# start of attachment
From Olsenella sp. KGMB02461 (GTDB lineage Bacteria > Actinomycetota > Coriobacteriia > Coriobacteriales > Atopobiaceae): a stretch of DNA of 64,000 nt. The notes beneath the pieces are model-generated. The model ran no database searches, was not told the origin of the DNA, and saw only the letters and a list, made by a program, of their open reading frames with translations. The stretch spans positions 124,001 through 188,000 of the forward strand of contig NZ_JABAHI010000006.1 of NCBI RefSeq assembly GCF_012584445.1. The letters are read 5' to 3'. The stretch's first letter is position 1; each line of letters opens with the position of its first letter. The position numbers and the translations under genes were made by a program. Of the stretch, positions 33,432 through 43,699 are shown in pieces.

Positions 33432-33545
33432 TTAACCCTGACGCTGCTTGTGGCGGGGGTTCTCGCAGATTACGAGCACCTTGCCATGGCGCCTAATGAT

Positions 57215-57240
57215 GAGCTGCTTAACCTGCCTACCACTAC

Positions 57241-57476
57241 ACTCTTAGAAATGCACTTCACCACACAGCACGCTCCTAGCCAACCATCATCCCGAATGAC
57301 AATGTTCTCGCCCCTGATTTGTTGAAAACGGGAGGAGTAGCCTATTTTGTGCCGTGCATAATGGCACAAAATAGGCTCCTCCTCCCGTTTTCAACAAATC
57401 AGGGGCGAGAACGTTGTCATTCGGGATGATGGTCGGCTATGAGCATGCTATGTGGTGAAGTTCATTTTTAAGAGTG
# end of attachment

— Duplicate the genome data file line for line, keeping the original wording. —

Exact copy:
From Olsenella sp. KGMB02461 (GTDB lineage Bacteria > Actinomycetota > Coriobacteriia > Coriobacteriales > Atopobiaceae): a stretch of DNA of 64,000 nt. The notes beneath the pieces are model-generated. The model ran no database searches, was not told the origin of the DNA, and saw only the letters and a list, made by a program, of their open reading frames with translations. The stretch spans positions 124,001 through 188,000 of the forward strand of contig NZ_JABAHI010000006.1 of NCBI RefSeq assembly GCF_012584445.1. The letters are read 5' to 3'. The stretch's first letter is position 1; each line of letters opens with the position of its first letter. The position numbers and the translations under genes were made by a program. Of the stretch, positions 33,432 through 43,699 are shown in pieces.

Positions 33432-33545
33432 TTAACCCTGACGCTGCTTGTGGCGGGGGTTCTCGCAGATTACGAGCACCTTGCCATGGCGCCTAATGAT

Positions 57215-57240
57215 GAGCTGCTTAACCTGCCTACCACTAC

Positions 57241-57476
57241 ACTCTTAGAAATGCACTTCACCACACAGCACGCTCCTAGCCAACCATCATCCCGAATGAC
57301 AATGTTCTCGCCCCTGATTTGTTGAAAACGGGAGGAGTAGCCTATTTTGTGCCGTGCATAATGGCACAAAATAGGCTCCTCCTCCCGTTTTCAACAAATC
57401 AGGGGCGAGAACGTTGTCATTCGGGATGATGGTCGGCTATGAGCATGCTATGTGGTGAAGTTCATTTTTAAGAGTG